A group of Italian researchers has investigated the cost competitiveness of nine different floating PV (FPV) configurations installed on a water basin in Southern Italy, and compared it with that of ground mounted PV (GPV) systems. Their analysis was based on Capex and Opex, as well as on the levelized cost of energy (LCOE).
The scientists emphasized that moving a monofacial PV array from land to water increases the performance by almost 5%. “An additional 2.5% enhancement could be achieved if monofacial modules are replaced with bifacial modules,” they added. “More improvements are possible, as expected, if trackers are mounted.”
By using a tracker configured with a vertical axis in their simulation, the group found that the FPV system may provide a 20% higher yield compared to an FPV system with a fixed structure. It also ascertained that an FPV system relying on two-axis trackers may have a higher yield compared to a fixed and single vertical axis configuration, by 40% and 16%, respectively.
The scientists modeled the energy and economic performance of different FPV designs on a water basin in Sicily, Southern Italy, based on energy parameters sourced from previous literature. The model also takes into consideration potential revenues resulting from the reduced water evaporations thanks to the shading effect of the FPVs. This water may then be used for hydropower generation or in agriculture.
The academics also found that FPVs have a higher Capex than ground-based installations, noting that the floating solar technology is still at the early stage of development and the limited installed capacity of FPV compared to GPV. “In 2020, FPV had the same capacity that GPV achieved in the early 2000s,” they added.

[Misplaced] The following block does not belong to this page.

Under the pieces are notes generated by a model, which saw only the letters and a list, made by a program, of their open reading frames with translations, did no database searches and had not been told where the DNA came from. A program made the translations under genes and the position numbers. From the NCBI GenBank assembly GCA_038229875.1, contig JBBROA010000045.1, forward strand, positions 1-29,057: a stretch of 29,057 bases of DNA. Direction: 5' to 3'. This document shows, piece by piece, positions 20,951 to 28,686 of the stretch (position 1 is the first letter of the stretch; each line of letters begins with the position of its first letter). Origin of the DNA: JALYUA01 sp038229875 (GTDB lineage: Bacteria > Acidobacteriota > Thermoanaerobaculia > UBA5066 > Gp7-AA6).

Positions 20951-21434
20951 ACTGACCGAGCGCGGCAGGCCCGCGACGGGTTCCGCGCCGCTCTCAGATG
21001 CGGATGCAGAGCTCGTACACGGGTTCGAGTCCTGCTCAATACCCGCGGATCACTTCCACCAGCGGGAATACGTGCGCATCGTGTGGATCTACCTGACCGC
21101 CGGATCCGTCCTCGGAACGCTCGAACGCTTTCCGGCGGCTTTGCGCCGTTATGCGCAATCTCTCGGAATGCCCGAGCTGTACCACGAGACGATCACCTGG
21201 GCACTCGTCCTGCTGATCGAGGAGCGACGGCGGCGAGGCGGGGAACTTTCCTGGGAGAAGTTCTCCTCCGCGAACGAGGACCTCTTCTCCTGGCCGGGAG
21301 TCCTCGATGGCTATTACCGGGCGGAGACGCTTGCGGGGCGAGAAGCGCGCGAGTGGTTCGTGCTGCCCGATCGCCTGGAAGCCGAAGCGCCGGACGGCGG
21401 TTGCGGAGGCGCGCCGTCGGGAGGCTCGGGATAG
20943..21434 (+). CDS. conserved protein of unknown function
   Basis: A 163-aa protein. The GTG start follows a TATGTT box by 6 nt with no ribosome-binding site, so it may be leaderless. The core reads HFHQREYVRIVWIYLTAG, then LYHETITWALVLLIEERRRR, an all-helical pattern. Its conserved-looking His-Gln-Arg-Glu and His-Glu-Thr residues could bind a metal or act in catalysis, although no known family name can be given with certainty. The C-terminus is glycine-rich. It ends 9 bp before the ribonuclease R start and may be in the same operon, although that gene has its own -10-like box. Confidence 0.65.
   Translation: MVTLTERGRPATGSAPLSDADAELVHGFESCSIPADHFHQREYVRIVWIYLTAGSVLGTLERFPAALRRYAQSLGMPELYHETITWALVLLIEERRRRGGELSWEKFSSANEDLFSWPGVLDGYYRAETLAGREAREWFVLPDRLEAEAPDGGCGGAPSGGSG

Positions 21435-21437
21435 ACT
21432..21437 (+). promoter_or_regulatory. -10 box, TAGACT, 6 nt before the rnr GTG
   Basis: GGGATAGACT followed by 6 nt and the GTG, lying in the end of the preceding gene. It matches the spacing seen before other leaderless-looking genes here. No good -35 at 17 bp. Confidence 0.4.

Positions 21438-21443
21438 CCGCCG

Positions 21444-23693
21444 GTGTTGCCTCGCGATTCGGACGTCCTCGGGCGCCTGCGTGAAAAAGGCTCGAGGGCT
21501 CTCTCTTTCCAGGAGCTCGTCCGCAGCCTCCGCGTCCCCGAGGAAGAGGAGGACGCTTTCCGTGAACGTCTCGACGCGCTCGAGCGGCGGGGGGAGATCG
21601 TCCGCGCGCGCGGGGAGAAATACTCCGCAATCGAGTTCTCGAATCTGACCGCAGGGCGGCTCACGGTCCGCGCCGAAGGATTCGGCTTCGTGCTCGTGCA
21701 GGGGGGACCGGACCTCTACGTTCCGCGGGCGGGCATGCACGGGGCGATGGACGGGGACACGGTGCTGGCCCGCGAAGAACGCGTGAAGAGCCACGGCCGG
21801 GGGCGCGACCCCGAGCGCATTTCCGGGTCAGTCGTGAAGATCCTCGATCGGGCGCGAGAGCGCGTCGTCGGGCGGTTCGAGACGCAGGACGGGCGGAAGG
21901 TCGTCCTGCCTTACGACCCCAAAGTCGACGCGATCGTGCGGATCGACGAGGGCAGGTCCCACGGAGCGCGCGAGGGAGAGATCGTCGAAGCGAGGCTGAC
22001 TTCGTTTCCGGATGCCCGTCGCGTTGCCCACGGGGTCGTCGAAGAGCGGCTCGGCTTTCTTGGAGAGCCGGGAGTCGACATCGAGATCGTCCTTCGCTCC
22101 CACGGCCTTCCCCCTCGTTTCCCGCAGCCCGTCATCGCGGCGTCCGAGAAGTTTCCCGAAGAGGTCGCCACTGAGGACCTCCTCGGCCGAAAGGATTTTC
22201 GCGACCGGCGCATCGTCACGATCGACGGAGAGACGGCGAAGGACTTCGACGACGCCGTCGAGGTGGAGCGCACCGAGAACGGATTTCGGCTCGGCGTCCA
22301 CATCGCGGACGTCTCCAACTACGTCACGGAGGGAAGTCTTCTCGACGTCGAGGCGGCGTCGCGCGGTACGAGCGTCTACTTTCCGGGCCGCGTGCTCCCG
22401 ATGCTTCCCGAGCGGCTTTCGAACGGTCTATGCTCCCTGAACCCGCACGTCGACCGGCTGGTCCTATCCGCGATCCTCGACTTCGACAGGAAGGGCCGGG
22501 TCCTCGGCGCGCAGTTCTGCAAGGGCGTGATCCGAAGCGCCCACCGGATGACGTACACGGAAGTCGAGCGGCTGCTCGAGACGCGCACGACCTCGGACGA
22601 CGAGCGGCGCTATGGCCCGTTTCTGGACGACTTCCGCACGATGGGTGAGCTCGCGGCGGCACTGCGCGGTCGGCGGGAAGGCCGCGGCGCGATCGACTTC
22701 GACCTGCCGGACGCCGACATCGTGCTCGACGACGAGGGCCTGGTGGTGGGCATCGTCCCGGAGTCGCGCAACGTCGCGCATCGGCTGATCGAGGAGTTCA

The researchers conducted a sensitivity analysis of the LCOE to account for potential future reductions in the capital cost of FPVs. They concluded that with a 30% reduction in Capex, the bifacial FPV with fixed structures would be the most competitive system at the given location, resulting in a 19.9% reduction in LCOE compared with a fixed monofacial GPV.
The group emphasized that the use of non-evaporated water at FPV system sites can achieve revenues greater than $3/kW if used for irrigation and higher than $4/kW if sold to generate hydroelectricity. “This demonstrates the added value that active cooling and non-evaporated water can bring to the floating system,” they concluded.
Their findings are available in the report “Economic comparison of floating photovoltaic systems with tracking systems and active cooling in a Mediterranean water basin,” published in Energy for Sustainable Development. The group comprises researchers from the University of Catania, Sapienza University of Rome, and the University of Florence.
The researchers stressed that, while the conditions of the site in Sicily chosen for this comparative study could be considered representative of other locations overlooking the Mediterranean, “the quantitative results will have to be adjusted to the site-specific conditions of any new location where the investigation is repeated.”
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